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Jar Deconstructed: Kukui

Contact Author Rachel Grabenhofer and Katie Anderson

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No doubt, if you’ve ever set foot on the Hawaiian Islands, you’ve seen kukui nuts. These large, brown seeds are often polished for decorative purposes such as native jewelry. Their oil serves many traditional functions—and not just as a medicine. By dispersing it on the sea, fishermen had a clearer view of what was beneath. It also was used to make candles, thus earning it the name “candlenut.”1 It even has been tested in complementary butanol/biodiesel/diesel fuel blends.2

According to the United States National Herbarium, the official state tree of Hawaii is the kukui nut—although interestingly, it is not native to Hawaii. The kukui nut tree was designated as such in 1959 thanks to its historical significance in the region’s colonization by Polynesians. Today, it is a widespread tree throughout the islands.1

Kukui or candlenut, scientifically Aleurites moluccanus, is a flowering tree in the Euphorbiaceae family. Its native location is reportedly difficult to establish due to its early and wide distribution by humans.3 According to the U.S. National Library of Medicine, Native Americans considered kukui a healing plant. The nuts supply omega-3 oil to the diet, and in crushed or roasted form, they relieved constipation.4 The sap was applied topically to heal insect bites, sores and chapped lips, and to help treat thrush in children.5 In mashed or liquefied form with breadfruit sap, kukui was applied to open wounds.5

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A recent study published in Pharmacognosy Communications also highlighted the tree’s various parts for ethnobotanical applications. The bark is used to treat diarrhea and dysentery. Boiled leaves are used as poultices for headaches, fevers, ulcers and to treat joint inflammation; and the flowers and sap are used to treat fungal infections.6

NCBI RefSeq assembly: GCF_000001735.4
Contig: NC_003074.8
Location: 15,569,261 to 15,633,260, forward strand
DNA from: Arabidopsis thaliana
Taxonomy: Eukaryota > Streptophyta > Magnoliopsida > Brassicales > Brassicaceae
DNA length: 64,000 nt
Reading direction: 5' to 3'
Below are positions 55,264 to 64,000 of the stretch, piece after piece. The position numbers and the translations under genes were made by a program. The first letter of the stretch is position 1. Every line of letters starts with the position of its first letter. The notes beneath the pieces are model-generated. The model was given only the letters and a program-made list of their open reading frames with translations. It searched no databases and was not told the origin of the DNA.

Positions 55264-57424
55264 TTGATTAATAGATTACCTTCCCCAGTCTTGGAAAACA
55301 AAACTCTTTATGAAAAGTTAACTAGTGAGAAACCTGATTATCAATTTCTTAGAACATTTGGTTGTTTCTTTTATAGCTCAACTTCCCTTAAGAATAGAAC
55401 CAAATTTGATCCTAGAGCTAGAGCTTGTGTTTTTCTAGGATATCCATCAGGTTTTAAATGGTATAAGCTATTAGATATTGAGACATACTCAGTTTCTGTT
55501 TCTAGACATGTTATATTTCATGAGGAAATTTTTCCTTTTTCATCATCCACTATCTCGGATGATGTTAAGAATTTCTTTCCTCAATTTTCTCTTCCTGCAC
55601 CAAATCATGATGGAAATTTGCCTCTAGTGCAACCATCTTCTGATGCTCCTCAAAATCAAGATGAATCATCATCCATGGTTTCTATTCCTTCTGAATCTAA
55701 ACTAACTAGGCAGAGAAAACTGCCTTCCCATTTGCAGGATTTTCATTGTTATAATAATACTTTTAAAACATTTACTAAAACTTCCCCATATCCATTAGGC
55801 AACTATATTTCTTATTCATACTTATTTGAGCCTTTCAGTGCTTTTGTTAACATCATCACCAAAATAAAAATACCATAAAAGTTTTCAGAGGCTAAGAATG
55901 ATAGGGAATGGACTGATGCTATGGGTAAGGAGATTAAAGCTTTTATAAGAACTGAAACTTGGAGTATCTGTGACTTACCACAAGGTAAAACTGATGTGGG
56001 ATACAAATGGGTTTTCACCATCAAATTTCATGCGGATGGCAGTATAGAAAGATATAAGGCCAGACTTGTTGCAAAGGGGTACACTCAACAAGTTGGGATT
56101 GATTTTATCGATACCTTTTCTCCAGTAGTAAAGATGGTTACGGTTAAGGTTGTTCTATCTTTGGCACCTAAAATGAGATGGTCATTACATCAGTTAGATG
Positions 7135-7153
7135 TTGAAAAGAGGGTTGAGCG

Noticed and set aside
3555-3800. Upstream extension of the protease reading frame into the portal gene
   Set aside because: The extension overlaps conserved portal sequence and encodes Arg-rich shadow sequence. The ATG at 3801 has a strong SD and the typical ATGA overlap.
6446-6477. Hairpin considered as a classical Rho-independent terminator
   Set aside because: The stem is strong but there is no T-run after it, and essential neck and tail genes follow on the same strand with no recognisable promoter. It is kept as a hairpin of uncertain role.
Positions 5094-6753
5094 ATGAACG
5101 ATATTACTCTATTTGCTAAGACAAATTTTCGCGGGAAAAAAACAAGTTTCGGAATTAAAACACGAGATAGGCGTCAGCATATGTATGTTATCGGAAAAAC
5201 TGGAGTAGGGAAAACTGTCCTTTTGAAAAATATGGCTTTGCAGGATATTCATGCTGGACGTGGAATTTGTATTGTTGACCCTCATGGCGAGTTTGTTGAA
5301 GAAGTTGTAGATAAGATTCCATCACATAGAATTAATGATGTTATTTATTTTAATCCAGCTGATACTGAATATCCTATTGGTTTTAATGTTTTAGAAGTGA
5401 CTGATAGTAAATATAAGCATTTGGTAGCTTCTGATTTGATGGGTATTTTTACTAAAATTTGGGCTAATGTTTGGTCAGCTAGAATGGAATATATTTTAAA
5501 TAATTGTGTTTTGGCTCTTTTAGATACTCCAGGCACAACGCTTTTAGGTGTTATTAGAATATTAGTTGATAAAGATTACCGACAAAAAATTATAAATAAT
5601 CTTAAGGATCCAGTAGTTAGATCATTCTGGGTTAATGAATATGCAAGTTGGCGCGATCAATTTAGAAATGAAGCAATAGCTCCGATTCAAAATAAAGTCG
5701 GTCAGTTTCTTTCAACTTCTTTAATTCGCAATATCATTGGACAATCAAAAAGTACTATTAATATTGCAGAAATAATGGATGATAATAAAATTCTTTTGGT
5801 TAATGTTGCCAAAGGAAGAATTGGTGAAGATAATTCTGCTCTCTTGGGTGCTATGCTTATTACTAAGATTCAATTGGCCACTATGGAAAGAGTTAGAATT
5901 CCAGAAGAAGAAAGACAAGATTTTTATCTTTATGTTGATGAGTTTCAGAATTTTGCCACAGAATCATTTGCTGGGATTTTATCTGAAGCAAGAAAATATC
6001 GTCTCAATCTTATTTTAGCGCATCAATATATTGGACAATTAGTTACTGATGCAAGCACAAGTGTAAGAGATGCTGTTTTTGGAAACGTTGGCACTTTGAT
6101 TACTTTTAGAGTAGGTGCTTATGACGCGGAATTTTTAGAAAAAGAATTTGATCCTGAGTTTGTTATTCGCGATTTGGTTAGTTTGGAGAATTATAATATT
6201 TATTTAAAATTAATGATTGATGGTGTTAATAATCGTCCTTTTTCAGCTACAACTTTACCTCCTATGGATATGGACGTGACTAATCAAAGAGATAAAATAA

A. moluccanus bark and nut extracts also have been shown to inhibit bacterial and fungal growth. Potent inhibition particularly was demonstrated against Staphylococcus aureus and Candida albicans with kukui bark extracts. Interestingly, the nut extracts were apparently devoid of bacterial activity although the researchers noted they only screened for two bacterial and one fungal species, and that additional studies examining other microbial species are lacking.6

Active Constituents

The same study in Pharmacognosy Communications noted several phytochemical components in kukui nut extracts and essential oils. The lipid components linolenic acid, eicosanoic acid methyl ester and γ-tocopherol were reportedly abundant, and according to the authors, medium chain unsaturated fatty acids such as linolenic and eicosanoic have known antibacterial and anti-inflammatory activities.6

Another study, in the Journal of Ethnopharmacology, reported the main active constituent in A. moluccana is the flavonoid 2´´-O-rhamnosylswertisin. Here, it was tested as an alternative treatment for symptoms related to rheumatoid arthritis (RA), whereby it performed successfully. The authors also noted its use in folk medicine to treat pain, fever, asthma, hepatitis, gastric ulcer and inflammatory processes in general. They concluded the findings for RA, together with data from the literature, reinforce its anti-hypersensitivity and anti-inflammatory activity.7

As an aside, since the seeds also contain saponin and phorbol, in some cases, the raw nuts have been reported as mildly toxic. However, the kukui seed oil has no known toxicity and is not an irritant.1

Kukui and Skin

In the literature, kukui nut oil has been indicated to topically address dry and sensitive skin.8 Thanks to its lipid content, it also can nourish and protect both skin and hair, and/or play a supporting role in liposomal systems to protect and deliver actives for skin-moisturizing benefits.

The nut oil is commercially available from several cosmetic ingredient suppliers, who similarly report it aids in soothing and moisturizing skin, and relieves chapped skin and irritation. One supplier notes9 its sensory properties; i.e., it does not leave a greasy after-feel, and acts as a sunscreen solubilizer to lighten the feel of sun products. It also is suggested to treat psoriasis and eczema, and to benefit acne and other common skin issues.9